THIS Is How You Win A Breakup

Photographed by Brayden Olson.
There's a scene in Sex and the City where, after Carrie breaks up with Big for the first time, a photo of her appears in the newspaper. In the photo, she's wearing a new dress and she's on a date with a famous baseball player. The women all talk about how it's a coup for Carrie. "Big is going to see this and die," Samantha says.
The idea that, post-breakup, each party tries to get one over on the other is a sentiment many people who've ever ended a relationship are familiar with. To "win" the breakup is to prove that you've moved on faster, thus cementing your status as the person who cares less.
But guess what? Playing the comparison game isn't the way to "win" your breakup. In fact, it's the opposite. "You win a breakup if you exit the situation with mutual respect," says Megan Stubbs, a certified sexologist. "If you're able to exit on good terms, without throwing hurtful phrases at one another, that's the best situation."
According to Stubbs, counting your wins against your former partner's perceived losses is an unconscious way of hanging on to the relationship. "You're stuck in this loop where the relationship is still on your mind," she says. "But that's unhealthy."
The way you break up has a lot to do with avoiding that loop. "If a relationship seems to be running into trouble, you want to get together with your partner and see if there's anything that can be done to save it," says Rachel Sussman, LCSW, a New York-based relationship therapist. "If you can't, then you both can agree it's time for the relationship to end."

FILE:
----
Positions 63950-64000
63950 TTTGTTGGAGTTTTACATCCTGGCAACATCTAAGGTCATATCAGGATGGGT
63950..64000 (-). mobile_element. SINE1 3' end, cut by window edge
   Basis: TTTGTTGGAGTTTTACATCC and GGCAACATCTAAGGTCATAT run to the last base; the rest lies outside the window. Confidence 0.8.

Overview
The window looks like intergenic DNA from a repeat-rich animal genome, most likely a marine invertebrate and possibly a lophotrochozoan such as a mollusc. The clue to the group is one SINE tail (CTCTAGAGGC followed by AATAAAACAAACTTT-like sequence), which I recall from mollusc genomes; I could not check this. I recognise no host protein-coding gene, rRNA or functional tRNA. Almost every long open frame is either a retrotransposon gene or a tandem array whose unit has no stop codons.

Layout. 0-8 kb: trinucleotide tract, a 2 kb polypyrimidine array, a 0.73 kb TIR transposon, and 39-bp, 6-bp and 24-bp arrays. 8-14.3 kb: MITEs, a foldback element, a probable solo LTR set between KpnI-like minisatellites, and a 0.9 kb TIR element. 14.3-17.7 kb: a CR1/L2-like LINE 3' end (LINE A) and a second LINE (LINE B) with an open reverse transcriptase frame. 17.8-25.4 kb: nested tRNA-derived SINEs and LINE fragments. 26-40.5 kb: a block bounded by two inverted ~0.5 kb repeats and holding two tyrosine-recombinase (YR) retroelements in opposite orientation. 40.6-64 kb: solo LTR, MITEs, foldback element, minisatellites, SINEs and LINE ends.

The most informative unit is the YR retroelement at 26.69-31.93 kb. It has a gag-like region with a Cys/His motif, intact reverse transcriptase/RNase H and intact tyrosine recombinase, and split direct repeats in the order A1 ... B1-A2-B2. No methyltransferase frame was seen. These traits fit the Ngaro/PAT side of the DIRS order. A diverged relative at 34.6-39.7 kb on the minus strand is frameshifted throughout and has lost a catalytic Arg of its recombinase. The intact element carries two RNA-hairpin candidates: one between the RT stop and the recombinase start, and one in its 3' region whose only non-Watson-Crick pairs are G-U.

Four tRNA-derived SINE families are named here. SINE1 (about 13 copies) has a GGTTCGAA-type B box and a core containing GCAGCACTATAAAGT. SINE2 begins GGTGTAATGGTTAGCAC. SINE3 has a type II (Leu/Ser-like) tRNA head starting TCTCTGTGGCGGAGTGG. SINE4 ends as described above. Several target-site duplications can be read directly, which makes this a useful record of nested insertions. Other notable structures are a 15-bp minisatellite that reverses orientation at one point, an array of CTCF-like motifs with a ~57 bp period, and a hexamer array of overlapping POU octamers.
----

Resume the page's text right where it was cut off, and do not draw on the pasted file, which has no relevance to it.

Sussman also says it might not be a bad idea to figure out with your partner what you'll say to the people around you. "A lot of the feelings of failure have to do with how the outside world views your relationship," she says. "People will ask, 'Who broke up with whom?' So a well-crafted breakup mission statement can actually be a good thing." It might seem silly, but it's a good way to ensure you're both on the same page.
It's also important to reframe the ending of your relationship in your own mind — not in the minds of others. "I hate it when clients say 'I got dumped,'" Sussman says. "You're not dumped. You're not garbage. Your partner may have decided to end the relationship before you were ready." She says it's important to take the knowledge of why they wanted out — or why you didn't — and work through that yourself. "Ask yourself why you weren't ready for the breakup," she says. "That can inform why you're feeling the way you are, as well as help you move on in a constructive way."
And remember that just because something ends doesn't mean it was necessarily bad. "A breakup doesn't mean what proceeded it was garbage," Stubbs says. "I loved the show Nip/Tuck, and it ended, but I don't go around dissing the show." In other words, don't let the ending cloud the rest of the relationship. You win by being happy with yourself — before, during, and after a breakup. Most people's rebound dates won't make the news, anyway, so there's another flaw in the SATC strategy.
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